UN Bosnia mission, set to wind up, laid foundation for recovery - Annan

UN Bosnia mission, set to wind up, laid foundation for recovery - Annan

The United Nations Mission in Bosnia and Herzegovina (UNMIBH) – one of the most extensive police reform and restructuring projects ever undertaken by the world body – has helped to lay the foundation for the country’s recovery and development, Secretary-General Kofi Annan says in a new report released today.

Through UNMIBH, which is slated to complete its mandate at the end of this year, "the United Nations has demonstrated its ability to complete a complex mandate in accordance with a strategic plan and within a realistic and finite time frame," Mr. Annan writes.

The mission's activities, which helped to pave the way for over 250,000 returns and the creation of an atmosphere of overall security, "laid the foundation for post-war recovery and development," he notes.

The Secretary-General also points out that while a firm foundation for sustainable peace has been established, many key "rule-of-law" challenges lie ahead, including corruption, the need for judicial reform and the continued presence of indicted war criminals within Bosnian territory. "Until local authorities begin to arrest, indict and prosecute war crimes suspects to the full extent of the law, reconciliation and stability cannot be achieved," he warns.

Among the Mission's recent accomplishments has been the accreditation of two police administrations - in the Republika Srpska and Canton 1 in Bihac - which were found to have met basic international standards of democratic policing.

The Mission completed its ground-breaking plan to minimize political interference in police work by establishing independent police commissioners in all ten cantons, as well as directors of police in the Republika Srpska and the Federation of Bosnia and Herzegovina, according to the report, which also hails the establishment of the State Border Service that now controls all land borders with neighbouring countries.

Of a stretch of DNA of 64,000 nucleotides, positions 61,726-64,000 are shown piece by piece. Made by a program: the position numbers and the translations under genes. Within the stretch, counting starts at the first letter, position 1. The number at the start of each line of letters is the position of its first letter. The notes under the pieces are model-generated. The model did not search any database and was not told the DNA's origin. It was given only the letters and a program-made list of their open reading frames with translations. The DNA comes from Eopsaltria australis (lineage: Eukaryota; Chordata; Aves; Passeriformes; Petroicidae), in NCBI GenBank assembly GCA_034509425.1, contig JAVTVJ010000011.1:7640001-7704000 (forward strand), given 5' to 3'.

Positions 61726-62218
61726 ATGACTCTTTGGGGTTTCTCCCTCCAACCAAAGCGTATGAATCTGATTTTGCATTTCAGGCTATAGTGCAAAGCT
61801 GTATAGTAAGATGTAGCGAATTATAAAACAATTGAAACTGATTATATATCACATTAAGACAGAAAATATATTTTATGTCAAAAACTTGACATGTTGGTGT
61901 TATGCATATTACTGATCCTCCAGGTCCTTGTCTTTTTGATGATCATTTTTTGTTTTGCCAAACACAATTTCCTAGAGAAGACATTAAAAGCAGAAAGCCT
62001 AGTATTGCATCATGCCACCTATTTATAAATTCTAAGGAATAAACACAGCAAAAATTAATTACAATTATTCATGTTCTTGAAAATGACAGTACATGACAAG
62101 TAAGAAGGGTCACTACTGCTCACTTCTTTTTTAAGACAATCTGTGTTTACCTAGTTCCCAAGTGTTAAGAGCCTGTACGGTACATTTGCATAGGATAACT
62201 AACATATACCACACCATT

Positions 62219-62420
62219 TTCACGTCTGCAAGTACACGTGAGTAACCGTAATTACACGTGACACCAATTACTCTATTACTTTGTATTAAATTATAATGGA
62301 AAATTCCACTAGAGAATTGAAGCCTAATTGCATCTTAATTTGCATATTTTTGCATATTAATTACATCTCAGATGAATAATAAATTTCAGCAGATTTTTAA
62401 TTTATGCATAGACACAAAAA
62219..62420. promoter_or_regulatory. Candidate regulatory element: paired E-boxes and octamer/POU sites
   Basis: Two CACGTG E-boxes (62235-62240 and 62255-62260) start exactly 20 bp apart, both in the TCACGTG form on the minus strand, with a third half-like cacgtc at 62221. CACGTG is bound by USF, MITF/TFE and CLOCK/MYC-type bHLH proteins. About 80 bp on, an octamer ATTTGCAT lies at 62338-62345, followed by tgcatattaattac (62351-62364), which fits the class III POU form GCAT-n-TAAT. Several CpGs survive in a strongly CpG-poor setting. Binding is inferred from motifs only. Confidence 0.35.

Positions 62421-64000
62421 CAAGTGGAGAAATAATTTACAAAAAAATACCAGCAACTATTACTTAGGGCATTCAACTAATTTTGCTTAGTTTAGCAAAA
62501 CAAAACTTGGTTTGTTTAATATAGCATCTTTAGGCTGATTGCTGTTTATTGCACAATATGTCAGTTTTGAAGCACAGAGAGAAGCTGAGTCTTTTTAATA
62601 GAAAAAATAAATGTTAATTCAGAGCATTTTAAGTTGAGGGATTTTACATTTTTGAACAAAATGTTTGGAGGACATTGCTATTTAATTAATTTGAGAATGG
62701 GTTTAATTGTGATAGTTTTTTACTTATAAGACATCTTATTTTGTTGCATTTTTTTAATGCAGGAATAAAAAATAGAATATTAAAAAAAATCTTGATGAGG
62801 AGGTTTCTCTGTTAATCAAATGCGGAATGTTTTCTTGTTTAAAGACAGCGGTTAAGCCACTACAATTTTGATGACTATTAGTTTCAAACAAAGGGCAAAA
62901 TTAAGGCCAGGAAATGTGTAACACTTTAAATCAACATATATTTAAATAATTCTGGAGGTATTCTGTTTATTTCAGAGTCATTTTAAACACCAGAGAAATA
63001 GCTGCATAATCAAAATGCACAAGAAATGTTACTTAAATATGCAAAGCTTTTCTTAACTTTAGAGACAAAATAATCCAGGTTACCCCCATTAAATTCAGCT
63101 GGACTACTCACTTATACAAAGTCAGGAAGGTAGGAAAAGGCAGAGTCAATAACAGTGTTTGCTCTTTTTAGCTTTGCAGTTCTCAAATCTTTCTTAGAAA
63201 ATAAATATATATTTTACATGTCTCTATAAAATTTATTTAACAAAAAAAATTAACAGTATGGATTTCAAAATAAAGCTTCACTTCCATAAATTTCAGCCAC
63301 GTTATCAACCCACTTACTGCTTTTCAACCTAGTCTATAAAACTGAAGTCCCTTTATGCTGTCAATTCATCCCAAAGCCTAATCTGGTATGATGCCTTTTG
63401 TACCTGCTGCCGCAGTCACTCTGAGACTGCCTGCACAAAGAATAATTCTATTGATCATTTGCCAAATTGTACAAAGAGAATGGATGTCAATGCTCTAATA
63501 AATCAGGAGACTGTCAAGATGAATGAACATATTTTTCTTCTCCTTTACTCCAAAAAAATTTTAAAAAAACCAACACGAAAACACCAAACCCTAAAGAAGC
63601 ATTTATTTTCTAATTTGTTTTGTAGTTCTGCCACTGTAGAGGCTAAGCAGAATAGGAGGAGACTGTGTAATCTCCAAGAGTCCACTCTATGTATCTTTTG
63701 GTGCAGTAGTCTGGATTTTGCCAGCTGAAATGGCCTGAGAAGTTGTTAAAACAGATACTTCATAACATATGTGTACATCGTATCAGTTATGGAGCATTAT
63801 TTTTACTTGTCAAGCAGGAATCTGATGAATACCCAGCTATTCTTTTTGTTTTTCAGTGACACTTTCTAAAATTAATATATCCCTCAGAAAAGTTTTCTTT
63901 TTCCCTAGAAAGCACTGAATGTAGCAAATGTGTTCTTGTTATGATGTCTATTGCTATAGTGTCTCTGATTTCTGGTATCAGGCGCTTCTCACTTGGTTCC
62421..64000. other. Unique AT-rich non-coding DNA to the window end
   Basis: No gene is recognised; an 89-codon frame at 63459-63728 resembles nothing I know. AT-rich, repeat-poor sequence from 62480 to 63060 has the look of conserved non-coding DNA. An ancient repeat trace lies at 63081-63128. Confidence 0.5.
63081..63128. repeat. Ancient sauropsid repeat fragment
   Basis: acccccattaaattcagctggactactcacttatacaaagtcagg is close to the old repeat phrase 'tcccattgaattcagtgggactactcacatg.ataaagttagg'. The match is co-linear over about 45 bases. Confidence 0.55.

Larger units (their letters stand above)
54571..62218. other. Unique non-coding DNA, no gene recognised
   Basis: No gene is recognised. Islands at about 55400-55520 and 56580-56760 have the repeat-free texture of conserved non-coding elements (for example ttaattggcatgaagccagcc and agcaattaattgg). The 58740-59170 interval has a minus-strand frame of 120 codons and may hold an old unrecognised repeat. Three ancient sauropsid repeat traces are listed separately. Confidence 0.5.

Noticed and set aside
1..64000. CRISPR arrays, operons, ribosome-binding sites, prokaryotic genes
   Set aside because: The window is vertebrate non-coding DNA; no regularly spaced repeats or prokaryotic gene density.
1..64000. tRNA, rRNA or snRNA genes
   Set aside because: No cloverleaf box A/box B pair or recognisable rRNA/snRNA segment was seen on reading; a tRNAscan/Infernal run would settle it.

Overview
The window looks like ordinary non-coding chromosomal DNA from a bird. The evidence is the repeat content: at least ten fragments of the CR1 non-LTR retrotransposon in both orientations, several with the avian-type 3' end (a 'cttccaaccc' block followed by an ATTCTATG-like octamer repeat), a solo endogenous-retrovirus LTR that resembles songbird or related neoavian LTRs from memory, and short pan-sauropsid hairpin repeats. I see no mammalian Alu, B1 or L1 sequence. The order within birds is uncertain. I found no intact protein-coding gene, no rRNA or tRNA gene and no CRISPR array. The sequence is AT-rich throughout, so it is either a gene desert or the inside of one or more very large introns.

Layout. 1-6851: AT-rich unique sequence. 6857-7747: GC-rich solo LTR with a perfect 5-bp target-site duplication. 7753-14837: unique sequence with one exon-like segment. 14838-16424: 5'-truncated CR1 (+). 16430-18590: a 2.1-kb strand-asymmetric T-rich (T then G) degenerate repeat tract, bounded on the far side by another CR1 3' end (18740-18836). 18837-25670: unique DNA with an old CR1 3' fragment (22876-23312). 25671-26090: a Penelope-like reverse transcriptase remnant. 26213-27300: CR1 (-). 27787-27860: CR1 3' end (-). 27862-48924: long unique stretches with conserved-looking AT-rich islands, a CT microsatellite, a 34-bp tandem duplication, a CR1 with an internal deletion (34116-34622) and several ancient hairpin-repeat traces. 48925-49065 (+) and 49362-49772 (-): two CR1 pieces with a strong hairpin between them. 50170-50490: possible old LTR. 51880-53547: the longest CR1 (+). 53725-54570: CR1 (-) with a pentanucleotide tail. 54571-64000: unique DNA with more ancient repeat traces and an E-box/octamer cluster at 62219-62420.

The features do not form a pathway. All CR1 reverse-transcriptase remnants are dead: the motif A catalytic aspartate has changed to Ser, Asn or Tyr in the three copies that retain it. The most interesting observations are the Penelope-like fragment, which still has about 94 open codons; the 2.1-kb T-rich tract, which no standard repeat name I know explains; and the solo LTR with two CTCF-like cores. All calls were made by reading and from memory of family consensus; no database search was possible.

Other UNMIBH successes include establishing a uniform licence plate allowing for improved freedom of movement, setting recruiting standards for the hiring of police officers, implementing a sanctions regime targeting officers in non-compliance, securing two major restructuring agreements which set targets for minority representation, and placing international advisors within the cantonal police and interior ministry structures.

The European Union Police Mission (EUPM) will take over from UNMIBH as of 1 January 2003. To ensure continuity, over 100 International Police Task Force (IPTF) members will be retained in their current positions.

UNMIBH was established in 1996 following six years of civil wars in which some 200,000 people died, 20,000 went missing and 1.2 million were internally displaced.